I am participating in an massive online open course (MOOC) from the University of Copenhagen and Copenhagen Business School on the topic of Innovating Solutions for Aging Populations.
The free course is offered through Coursera; it started June 6th and runs until July 17th. You can read more about the course and sign up for future offerings at: https://www.coursera.org/learn/health-care-innovation
Week 3: Rehabilitation
In this module you will learn about the Danish healthcare system, how the financial resources are dispersed and how the public and private expenditures are organised – with a special focus on rehabilitation. Finally, you will be introduced to a rehabilitation tool developed by the Danish company, DigiRehab.
Lecture 1: Rehabilitation and the elderly
This week’s video lectures started by giving a brief, but comprehensive, overview of the Danish health and social care system, which is tax-funded, citizen-centred, and free for residents of Denmark to access. Currently, approximately 20% of the population is age 65 and older in Denmark (out of 5.5 million = approximately 1.1 million adults in this age category). Close to 10% of GDP in Denmark is spent on health care, similar to other European countries.
Then, the lectures segued into talking about rehabilitation and maintaining or increasing physical function could be a way to potentially reduce the cost of care for people with chronic conditions. One way to achieve this, which is being researched and integrated into Denmark, is through investing in technologies to support rehabilitation and specifically to reduce the costs of primary care.
What do they mean by rehabilitation? One of the earliest definitions of rehabilitation is from 1941 and defines it as planned attempts under skilled direction to restore or improve health, usefulness, and happiness of those who have had an injury or illness. This can be interpreted as actively helping them return to the community. Most current concepts of rehabilitation are shaped by the WHO International Classification of Functioning, Disability and Health (ICF) model, indicating a goal-oriented and collaborative process for rehabilitation.
It is also important to take a person-centred approach, which looks at the goals, situation, needs, and desires of the individual for their rehabilitation and tailors the process towards that. Together, the person-centred approach and ICF model acknowledge that rehabilitation is not just for health and functional abilities, but also about the activities and desires of the individual going through the rehabilitation process and the everyday life of the person as a whole.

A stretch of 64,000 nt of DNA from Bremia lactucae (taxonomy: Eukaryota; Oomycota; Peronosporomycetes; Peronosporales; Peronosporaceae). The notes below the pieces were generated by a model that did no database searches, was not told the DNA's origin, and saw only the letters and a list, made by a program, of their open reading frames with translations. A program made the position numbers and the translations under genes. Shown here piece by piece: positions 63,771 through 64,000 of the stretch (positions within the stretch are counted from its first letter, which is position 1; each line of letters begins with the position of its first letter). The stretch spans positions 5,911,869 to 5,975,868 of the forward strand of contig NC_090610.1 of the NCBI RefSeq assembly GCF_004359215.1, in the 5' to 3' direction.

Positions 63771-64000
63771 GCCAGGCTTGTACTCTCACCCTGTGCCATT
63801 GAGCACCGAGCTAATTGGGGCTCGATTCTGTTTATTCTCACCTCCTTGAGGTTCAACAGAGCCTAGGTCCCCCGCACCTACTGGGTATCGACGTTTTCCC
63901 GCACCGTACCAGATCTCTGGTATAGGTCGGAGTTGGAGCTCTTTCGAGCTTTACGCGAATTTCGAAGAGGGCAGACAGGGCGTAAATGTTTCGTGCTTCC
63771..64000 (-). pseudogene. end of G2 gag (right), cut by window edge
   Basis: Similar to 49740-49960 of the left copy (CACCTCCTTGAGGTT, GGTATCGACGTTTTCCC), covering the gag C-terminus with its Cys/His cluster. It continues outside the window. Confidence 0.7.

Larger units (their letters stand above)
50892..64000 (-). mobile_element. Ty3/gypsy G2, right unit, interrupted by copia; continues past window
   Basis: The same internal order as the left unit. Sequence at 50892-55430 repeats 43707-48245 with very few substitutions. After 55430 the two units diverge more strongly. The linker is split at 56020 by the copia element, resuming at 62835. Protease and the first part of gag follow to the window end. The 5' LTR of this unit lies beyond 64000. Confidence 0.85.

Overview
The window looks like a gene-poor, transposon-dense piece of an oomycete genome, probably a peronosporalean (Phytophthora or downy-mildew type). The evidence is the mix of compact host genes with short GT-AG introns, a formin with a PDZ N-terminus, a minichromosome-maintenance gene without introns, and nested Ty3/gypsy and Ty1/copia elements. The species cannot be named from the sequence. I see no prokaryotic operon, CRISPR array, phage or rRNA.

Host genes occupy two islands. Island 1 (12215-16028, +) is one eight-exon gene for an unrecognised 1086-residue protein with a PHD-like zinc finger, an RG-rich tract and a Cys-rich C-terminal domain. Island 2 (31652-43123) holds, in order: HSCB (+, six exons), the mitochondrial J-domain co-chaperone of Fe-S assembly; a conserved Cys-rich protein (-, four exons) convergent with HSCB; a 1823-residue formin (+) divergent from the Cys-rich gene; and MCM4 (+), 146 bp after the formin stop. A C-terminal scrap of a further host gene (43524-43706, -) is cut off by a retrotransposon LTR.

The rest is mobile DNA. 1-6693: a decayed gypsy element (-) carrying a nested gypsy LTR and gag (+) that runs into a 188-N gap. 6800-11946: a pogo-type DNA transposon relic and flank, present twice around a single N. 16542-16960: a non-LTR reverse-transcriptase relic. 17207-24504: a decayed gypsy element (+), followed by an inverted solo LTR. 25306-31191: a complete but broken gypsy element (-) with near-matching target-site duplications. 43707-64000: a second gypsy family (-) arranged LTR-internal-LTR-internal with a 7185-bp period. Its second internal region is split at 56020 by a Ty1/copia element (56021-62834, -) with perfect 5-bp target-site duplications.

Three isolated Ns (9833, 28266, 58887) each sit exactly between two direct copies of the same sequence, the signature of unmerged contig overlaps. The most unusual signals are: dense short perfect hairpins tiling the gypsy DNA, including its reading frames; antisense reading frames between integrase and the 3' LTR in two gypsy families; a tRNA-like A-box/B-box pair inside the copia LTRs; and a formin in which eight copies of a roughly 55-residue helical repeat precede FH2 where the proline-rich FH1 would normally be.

Particularly relevant for aging and older adults, Denmark has initiated a system for “everyday rehabilitation,” which focuses on increasing activity and competence levels so that people can function as highly as possible in their daily routines with as much personal independence as possible. These would include using rehabilitation for activities such as housekeeping, food shopping and meal preparations, hygiene and self-care, in order to maintain independence before offering passive services through the health and social care system.
Digirehab offers intelligent welfare technological approach to rehabilitation in the municipalities. The core of rehab is an objective screening of the citizen’s need for assistance and the physical abilities and together they form an extremely accurate picture of people’s rehabilitation potential. With Digirehab you get an overview of who can benefit from training, help implement it and get the full and well-documented overview of the impact of action – in real time!
Steno Diabetes Center is specialised in patient care, research, and prevention of diabetes, and in education of health care professionals within diabetes. Steno is the biggest diabetes clinic in Scandinavia and treats annually more than 5.700 people with diabetes from the Capital Region of Denmark.
Q1. How is Danish healthcare financed?
A1. Mainly tax financed but specific areas requires healthcare insurances
Q2. Everyday rehabilitation is defined by:
A2. Rehabilitation with specific focus on everyday tasks
Q3. ICF is the short form for:
A3. International Classification of Functioning, Disability and Health
Lecture 2: Digirehab Case
Getting a bit more into aging aspects, a physical therapist from Digirehab talked about how it is inactivity that causes physical weakness, not age itself, and that rehabilitation for older people has been successful at supporting them to be more physically active and independent. Digirehab uses the 5-step IDEAL problem-solving cycle for their solution:
Digirehab is an electronic-based screening tool to help professionals (and, ultimately, individuals) in rehabilitation to make as many citizens as possible as self-reliant as possible.
While the tool definitely has some merit, and is a relatively good example of eHealth from what I can tell, it also seems to be heavily focused on the admin side and not as much about patient support and empowerment.
Q1. Which of the following sentences is correct?
A1. It is never too late to improve your physical performance
Q2. What is the thought behind DigiRehab’s tool?
A2. Physical and functional capacity is correlated
Q3. What does DigiRehab’s tool do?
A3. It enables healthcare personnel to build specific training programmes, supervise the workout and register the effect online